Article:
Varsha – Why She Comes, When She Does?

India receives its monsoon rain every year in June. This has been happening without fail year after year for the last so many millennia.

 Annual Rains in Ramayana times

Even in the Ramayana text, there is mention of this annual rainy season period. In the year 5076 BCE, Sugreeva and his army had to wait for a couple of months before starting their march to Lanka, because it was the rainy season. This shows that this rain is an annual, regular feature.

 Correlation between rain, year and land

 Rain, in India, is called Varsha.

The year is also called Varsha.

The land is also called Bharatha Varsha.

So, there is a distinct correlation between rain, year and land.

 Varsha, Varsha, Varsha

 The arrival of Varsha, the rain, at a regular frequency of once a year, gave the notion of Varsha, the year and the land on which she poured, gave the notion of Varsha, the nation.

 The cause for Monsoon in India

 Have we ever questioned as to why it rains every year without fail?

What are the forces of nature that brings rain every year to this land?

Have we ever thought what brings us these rains?

To answer these questions, we need to step back a bit and look at not just the landscape of India but look at the world as a whole.

 Heat generates wind flow

 In the month of May, it is summer in the Northern hemisphere, especially in India, with the average temperature in the inlands of India touching over 45 degrees centigrade. This extreme heat creates a low pressure in the central parts of India as well as over the Thar Desert of Rajasthan.

 Similarly, in Northern Africa, in the Sahara desert, the temperatures are also in the range of 45-50 degrees centigrade, due to which there is also a low pressure created there. At the same time, it is winter in the southern hemisphere. The great Australian desert is cooler and hence higher pressure prevails there.

 In the case of swirling winds on earth, it is well known that winds always move from a higher pressure region to a low pressure region.

 Pressure Zones

 The pressure zones are created by heat and cold, among other factors and the winds keep swirling all over the world, trying to neutralize these pressures. Due to this reason, the winds move from cooler and high pressured, Central Australia, in a northwesterly direction, towards the huge Sahara Desert because it is hot and low pressure there.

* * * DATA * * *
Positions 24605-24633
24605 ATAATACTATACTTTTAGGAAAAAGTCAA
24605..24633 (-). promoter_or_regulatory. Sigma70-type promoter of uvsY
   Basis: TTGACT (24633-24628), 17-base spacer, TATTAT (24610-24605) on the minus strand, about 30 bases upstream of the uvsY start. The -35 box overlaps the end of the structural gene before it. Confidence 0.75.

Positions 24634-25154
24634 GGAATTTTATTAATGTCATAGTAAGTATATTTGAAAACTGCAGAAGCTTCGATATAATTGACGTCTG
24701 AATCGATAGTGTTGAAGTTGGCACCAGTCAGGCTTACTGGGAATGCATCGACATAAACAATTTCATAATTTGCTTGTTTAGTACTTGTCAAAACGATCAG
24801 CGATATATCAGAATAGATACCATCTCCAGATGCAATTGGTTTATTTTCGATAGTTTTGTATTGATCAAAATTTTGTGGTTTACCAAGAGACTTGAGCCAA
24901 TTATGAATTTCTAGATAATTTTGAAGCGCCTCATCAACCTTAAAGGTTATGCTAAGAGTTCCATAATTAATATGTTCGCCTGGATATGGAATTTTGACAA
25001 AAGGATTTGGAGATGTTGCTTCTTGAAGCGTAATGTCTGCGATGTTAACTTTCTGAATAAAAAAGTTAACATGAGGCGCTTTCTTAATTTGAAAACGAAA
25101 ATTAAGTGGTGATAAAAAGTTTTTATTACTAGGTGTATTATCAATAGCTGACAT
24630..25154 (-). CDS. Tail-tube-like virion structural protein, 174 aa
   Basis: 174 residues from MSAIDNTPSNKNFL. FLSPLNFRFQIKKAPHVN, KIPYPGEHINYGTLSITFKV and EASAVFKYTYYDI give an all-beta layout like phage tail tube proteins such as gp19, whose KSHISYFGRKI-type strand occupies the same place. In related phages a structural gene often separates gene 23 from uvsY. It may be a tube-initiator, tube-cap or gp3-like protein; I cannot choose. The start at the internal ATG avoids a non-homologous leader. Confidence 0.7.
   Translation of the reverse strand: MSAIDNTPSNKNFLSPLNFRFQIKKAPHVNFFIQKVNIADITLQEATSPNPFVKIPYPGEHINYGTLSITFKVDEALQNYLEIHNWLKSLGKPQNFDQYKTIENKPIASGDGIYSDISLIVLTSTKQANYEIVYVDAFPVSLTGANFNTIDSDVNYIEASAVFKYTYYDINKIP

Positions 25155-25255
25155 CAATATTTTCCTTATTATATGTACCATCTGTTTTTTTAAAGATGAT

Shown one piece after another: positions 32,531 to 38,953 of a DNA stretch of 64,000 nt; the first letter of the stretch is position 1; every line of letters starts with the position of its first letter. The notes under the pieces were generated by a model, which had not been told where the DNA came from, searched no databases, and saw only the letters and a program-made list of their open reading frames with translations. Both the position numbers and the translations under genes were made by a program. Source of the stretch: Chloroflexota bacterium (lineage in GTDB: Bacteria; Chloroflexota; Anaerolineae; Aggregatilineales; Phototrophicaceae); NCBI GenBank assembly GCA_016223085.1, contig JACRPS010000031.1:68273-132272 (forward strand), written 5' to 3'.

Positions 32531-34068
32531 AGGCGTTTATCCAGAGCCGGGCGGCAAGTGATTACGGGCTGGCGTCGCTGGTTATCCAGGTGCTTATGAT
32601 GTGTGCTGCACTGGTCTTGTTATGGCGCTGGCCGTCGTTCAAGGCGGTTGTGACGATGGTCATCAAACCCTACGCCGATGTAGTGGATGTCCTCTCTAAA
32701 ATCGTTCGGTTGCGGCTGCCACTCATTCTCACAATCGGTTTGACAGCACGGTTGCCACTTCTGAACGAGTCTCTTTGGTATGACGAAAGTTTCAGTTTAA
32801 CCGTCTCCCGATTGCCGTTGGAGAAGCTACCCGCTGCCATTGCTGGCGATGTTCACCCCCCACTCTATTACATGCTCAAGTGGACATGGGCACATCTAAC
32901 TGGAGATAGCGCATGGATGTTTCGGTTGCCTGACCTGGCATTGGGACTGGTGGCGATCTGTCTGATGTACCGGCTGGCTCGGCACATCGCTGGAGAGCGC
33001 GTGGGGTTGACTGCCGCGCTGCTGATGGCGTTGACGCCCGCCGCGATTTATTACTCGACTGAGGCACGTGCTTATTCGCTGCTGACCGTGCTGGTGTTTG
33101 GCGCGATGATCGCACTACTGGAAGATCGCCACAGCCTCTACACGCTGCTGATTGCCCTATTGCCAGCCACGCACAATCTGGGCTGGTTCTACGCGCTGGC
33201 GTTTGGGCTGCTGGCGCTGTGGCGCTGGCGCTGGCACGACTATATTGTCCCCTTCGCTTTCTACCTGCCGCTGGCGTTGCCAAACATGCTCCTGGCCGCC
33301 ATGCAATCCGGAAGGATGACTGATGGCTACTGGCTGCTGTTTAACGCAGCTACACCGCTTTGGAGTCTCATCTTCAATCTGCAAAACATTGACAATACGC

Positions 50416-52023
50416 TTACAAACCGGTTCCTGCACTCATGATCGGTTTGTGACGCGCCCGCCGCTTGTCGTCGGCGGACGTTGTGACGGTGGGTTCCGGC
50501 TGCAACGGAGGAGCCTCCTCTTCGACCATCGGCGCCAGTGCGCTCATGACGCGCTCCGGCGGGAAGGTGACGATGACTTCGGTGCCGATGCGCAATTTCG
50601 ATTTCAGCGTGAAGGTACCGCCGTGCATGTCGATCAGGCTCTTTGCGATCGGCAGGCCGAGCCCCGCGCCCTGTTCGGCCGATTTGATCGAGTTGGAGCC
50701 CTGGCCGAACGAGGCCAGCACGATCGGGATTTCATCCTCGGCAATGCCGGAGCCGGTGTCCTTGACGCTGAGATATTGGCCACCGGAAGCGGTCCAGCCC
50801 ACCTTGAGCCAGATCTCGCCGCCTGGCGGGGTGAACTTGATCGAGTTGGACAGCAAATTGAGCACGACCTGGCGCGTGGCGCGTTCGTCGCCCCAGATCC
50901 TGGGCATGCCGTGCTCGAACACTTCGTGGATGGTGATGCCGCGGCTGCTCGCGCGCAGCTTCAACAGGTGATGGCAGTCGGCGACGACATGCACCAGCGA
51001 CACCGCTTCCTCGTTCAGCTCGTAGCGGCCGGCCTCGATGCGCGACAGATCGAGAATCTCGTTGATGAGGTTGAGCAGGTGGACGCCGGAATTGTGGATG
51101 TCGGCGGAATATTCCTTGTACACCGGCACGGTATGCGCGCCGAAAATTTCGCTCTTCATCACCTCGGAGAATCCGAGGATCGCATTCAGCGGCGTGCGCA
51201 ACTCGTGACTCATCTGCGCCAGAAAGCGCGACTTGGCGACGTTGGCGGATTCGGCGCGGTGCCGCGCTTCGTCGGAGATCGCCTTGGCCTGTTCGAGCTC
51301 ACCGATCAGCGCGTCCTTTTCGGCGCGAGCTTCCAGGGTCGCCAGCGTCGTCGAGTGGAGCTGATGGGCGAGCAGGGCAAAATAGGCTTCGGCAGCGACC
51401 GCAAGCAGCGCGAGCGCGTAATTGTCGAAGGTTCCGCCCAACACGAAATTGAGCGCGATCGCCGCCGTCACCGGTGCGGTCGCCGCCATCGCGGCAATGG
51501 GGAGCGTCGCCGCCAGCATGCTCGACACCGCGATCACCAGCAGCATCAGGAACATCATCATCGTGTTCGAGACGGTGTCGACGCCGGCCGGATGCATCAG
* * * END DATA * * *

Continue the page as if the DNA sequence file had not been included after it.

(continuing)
Ferrel’s Law in action

 But, as soon as the winds cross the equator, they change direction and instead of blowing in a northwesterly direction they blow in a northeasterly direction and start approaching the Indian subcontinent, because of which India has been experiencing its bountiful Southwest monsoons every year.

William Ferrel was an American Meteorologist who lived between 1817 and 1891. He developed many theories which explained atmospheric circulations.

Ferrell American Meteorologist, William Ferrel

 Ferrel’s Law states that “high pressure systems, as seen from space tend to spin clockwise in the Northern Hemisphere and counter clockwise in the Southern Hemisphere and low pressure systems spin in the respective reverse direction.”

Ferrel Law

Graphical Depiction of Ferrel’s law

 This means that, the moment the winds cross the equator or go from one hemisphere to the other, they automatically change direction. Thus, the rain bearing winds, going towards Africa, change their direction while crossing the equator and blow towards India, bringing the monsoon rains to India.

 Equatorial Bulge

 What is of interest to be noted here is that, the equatorial bulge is believed to be the cause for this change in the direction of the wind flow.

 Source of Monsoons

 All this shows that the world is One. While the lands may be many, Nature’s way of reaching out is indeed interesting.

 Whoever would have thought that the copious monsoon rains, that this land of India receives, starts as dry, hot winds in the Australian desert which pick up moisture in the Indian Ocean, turn direction after crossing the equator, come towards the land of India and then pour out all the moisture as monsoon rains year on year, to make this land a prosperous one?

 Do we harness?

 What do we do with the waters brought to us by these benevolent clouds, which have travelled all the way from the Great Dessert?

 While nature pours a bounty on this land, unfailingly, year after year, do we take the effort of harnessing it for the rest of the year?

 We have discussed this in our earlier Rishimukh article – Fill a Pail of Water, in the month of July 2011. The same can also be accessed from our Bharath Gyan website.

 Wind churn – Earthly, Solar and Galactic

 This churn of winds on the face of the earth is beneficial in bringing rains of our land. Similarly, there is also a churn of solar winds in the solar system and also a churn of galactic winds at a galactic level, which have got their own effects on us.

 This we discuss in some good detail in our book, 2012 – The Real Story.

                         2012-front cover 2012-back cover

2012 – The Real Story

 As we await the annual visit of Varsha this year, let us marvel at the precise, principled and predictable way of working of Nature.

 Let us relish the rains this season and the shower of knowledge. 

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